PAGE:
Ben Affleck swishes his way into another solid directing effort with Air
Ben Affleck returns to the true story genre for his fourth directorial effort in Air from Amazon studios. First-time writer Alex Convery pens the screenplay, which reveals the unbelievable game-changing partnership between then-rookie Michael Jordan and Nike's fledgling basketball division. This partnership revolutionized sports and contemporary culture with the Air Jordan brand. This moving story follows the career-defining gamble of an unconventional team with everything on the line, the uncompromising vision of a mother who knows the worth of her son's immense talent, and the basketball phenom who became the greatest of all time.
The year was 1984, and future NBA icon Michael Jordan was chosen as the third overall pick in the NBA draft. Meanwhile, the fledging shoe company Nike is struggling, and wiz kid Sonny Vaccaro (Matt Damon) needs a break and fast. Sonny is known in the shoe world as a gambler with a kind heart. He wants the best for young ball players. Currently, Sonny is looking at rising basketball stars with the possibility of shoe deals from Nike's CEO Phil Knight (Ben Affleck).
One day Sonny has a Eureka moment when he sees a tape of MJ in his freshman year at UNC. Since MJ can easily save the company, Sonny wants to offer MJ the total basketball budget of $250,000. While Vaccaro's advisor and friend Howard White (Chris Tucker) is on board with the idea, Knight and VP of marketing Robert Strasser (Jason Bateman) aren't sold just yet. Despite learning from Jordan's agent David Falk (Chris Messina), the phenom has his heart set on signing with Adidas. Sonny refuses to give up. This news motivates Sonny to travel to the Tar Heel state and hopefully sway Jordan's parents Delores (Viola Davis) and James (Julius Tennon), into a meeting with Nike.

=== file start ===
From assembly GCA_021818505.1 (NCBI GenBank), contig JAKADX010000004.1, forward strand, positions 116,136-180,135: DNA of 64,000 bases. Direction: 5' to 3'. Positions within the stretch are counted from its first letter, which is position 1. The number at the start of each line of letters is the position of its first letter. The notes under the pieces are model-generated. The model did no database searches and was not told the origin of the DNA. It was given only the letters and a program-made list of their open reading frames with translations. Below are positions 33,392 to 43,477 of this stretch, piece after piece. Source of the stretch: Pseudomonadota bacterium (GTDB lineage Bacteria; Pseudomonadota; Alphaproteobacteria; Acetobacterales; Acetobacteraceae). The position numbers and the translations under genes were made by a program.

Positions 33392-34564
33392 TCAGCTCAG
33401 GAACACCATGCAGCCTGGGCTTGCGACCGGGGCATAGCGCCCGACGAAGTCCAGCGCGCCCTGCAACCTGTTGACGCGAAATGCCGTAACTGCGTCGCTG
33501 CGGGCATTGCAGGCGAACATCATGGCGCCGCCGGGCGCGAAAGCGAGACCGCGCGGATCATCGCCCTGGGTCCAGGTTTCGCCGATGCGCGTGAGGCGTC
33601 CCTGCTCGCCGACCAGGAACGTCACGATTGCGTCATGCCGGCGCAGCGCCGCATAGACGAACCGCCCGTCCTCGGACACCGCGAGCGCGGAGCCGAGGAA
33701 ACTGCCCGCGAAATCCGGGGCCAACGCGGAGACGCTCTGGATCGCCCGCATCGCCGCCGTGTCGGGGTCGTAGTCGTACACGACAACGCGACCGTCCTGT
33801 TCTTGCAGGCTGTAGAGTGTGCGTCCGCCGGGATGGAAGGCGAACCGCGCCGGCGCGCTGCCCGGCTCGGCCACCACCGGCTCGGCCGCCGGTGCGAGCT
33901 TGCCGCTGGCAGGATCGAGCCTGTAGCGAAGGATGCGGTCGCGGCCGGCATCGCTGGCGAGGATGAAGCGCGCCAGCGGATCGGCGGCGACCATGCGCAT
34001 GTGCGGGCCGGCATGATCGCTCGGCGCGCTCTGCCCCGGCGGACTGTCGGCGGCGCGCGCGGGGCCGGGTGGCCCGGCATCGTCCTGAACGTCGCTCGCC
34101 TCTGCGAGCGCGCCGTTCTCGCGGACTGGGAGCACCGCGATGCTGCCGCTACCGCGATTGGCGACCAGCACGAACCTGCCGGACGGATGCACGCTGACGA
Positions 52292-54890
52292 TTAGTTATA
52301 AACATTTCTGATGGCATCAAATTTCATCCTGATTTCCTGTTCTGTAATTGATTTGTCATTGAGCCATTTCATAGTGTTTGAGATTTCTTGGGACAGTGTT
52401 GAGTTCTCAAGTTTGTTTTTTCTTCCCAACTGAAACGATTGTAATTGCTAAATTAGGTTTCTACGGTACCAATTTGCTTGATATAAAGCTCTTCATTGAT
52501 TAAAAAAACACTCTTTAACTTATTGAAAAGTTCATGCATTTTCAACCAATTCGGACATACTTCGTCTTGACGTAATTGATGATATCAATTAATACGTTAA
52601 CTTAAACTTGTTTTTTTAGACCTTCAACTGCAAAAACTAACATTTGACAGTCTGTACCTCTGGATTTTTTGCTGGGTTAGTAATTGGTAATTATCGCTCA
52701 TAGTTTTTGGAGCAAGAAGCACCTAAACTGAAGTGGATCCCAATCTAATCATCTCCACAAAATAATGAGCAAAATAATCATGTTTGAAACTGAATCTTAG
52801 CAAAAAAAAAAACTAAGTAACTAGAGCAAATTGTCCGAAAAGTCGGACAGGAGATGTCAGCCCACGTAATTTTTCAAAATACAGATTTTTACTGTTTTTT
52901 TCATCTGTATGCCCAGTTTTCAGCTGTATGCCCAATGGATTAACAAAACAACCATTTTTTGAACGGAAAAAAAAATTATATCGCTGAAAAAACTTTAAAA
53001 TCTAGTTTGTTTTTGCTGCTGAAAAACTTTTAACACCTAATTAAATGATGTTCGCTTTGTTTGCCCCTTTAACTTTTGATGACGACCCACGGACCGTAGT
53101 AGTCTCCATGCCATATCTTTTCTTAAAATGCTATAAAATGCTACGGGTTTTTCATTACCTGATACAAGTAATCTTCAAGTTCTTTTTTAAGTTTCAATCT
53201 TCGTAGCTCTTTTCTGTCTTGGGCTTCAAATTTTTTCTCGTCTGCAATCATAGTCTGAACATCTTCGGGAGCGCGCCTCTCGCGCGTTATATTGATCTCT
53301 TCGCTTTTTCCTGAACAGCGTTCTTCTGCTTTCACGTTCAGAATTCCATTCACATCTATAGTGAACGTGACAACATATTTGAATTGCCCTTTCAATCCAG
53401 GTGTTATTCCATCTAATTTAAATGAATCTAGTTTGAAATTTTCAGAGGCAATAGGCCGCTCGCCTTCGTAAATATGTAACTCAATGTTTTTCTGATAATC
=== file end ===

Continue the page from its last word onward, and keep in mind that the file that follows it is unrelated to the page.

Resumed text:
In a nutshell, that's the plot of Air. While we know how the story ultimately ends, Affleck's vision succeeds in the way he executes the story. Affleck pays pristine attention to the details of the time period with magazine covers, stock footage, and a fantastic soundtrack. Moreover, he gives everyone a chance to shine in the cast. Matt Damon, Marlon Wayna, and Viola Davis all deliver three of the most memorable monologues I've heard on screen in 2023. While Affleck, Bateman, and Messina have never been better.
Most surprising in the film is Chris Tucker as Howard White, who becomes Jordan's right hand at Nike. Tucker has only done two other movies outside of the Rush Hour films since 1998. He displayed a commendable flair for drama and will hopefully do more dramatic work. Finally, I want to tell viewers that the movie isn't a White Savior story. Outside of Howard White and Jordan's mother, the four men who made the Jordan shoe successful were all white guys.
Instead, the movie focuses on the people who were instrumental in the shoe's success, such as the designers, marketers, and executives. It also emphasizes the importance of the team that worked together to make the shoe a success rather than singling out one individual. Additionally, while there is a Jordan character in the film, he's wisely in the background.
Air easily earns a spot on my year's ten best.
Final Grade: A
Air opens in theaters tommorow Wednesday, April 5th